How Beautiful We Were by Imbolo Mbue

Published: 2021 1. First lines. 2. Cover: Allen and Unwin 3. Landscape [Public Domain] via pxhere

In a fictional African village, an American oil company is drilling for oil. The oil spills are destroying the land and water used by the villagers, and people are dying from the poison. Told from the perspective of different members of the community, the story follows the protests against both the oil company and the dictator-led government.

“When the sky began to pour acid and rivers began to turn green, we should have known our land would soon be dead.”

How Beautiful We Were” by Imbolo Mbue
  • Glanceabook: A heartbreaking story of the exploitation of an African community at the hands of both an American oil company and the government of their own country. At times, it is difficult to keep track of time periods when different characters take up the narrative, but it is a story that is beautifully told, even though a sense of hopelessness pervades the book and, for the reader, lingers after the book is finished.
  • Washington Post: “With a style that conveys the musical cadence of a local dialect, Mbue creates the African village in all its ancient nuance. Time flows and eddies in this telling, rushing forward and looping back the way legends gradually coalesce in the shared memories of scattered people. As Mbue moves through these years, the voices of the children return again and again to describe the struggles of their village.”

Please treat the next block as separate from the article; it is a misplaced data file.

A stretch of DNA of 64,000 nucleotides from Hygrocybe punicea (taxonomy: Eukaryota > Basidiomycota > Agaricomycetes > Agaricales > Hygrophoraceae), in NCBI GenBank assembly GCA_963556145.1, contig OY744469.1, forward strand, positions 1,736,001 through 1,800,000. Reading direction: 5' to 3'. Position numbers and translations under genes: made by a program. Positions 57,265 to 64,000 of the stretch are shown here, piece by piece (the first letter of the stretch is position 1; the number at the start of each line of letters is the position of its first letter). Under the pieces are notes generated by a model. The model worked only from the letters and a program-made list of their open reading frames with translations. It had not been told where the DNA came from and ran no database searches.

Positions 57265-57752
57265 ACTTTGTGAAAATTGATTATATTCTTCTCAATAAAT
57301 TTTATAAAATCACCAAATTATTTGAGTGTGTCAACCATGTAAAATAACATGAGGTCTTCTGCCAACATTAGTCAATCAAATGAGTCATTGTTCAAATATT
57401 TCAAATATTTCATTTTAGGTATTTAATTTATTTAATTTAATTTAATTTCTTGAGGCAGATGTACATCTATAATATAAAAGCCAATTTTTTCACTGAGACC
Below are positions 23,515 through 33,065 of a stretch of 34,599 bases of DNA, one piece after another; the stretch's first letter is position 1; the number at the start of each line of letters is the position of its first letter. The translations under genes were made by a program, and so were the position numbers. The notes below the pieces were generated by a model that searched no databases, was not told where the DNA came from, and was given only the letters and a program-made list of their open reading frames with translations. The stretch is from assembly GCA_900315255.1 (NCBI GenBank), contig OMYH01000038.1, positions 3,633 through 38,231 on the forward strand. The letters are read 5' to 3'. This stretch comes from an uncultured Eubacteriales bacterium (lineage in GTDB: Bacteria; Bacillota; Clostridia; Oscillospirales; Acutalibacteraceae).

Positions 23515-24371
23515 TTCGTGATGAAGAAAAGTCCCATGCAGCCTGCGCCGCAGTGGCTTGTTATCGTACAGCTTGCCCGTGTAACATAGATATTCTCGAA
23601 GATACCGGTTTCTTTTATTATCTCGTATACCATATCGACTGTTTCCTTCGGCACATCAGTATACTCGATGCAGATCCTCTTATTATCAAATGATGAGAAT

• Kirkus: “Among the many virtues of Mbue’s novel is the way it uses an ecological nightmare to frame a vivid and stirring picture of human beings’ asserting their value to the world, whether the world cares about them or not. A fierce, up-to-the-minute novel that makes you sad enough to grieve and angry enough to fight back.”

Quotes:

“a man’s anger is often no more than a safe haven for his cowardice.”

“She says nothing, in the way mothers say everything while saying nothing.”

“Despite comporting ourselves for decades, despite never resorting to beastly deeds, we hadn’t succeeded in persuading our tormentors that we were people who deserve of the privilege of living our lives as we wished.”

Other edition.

Author: Imbolo Mbue


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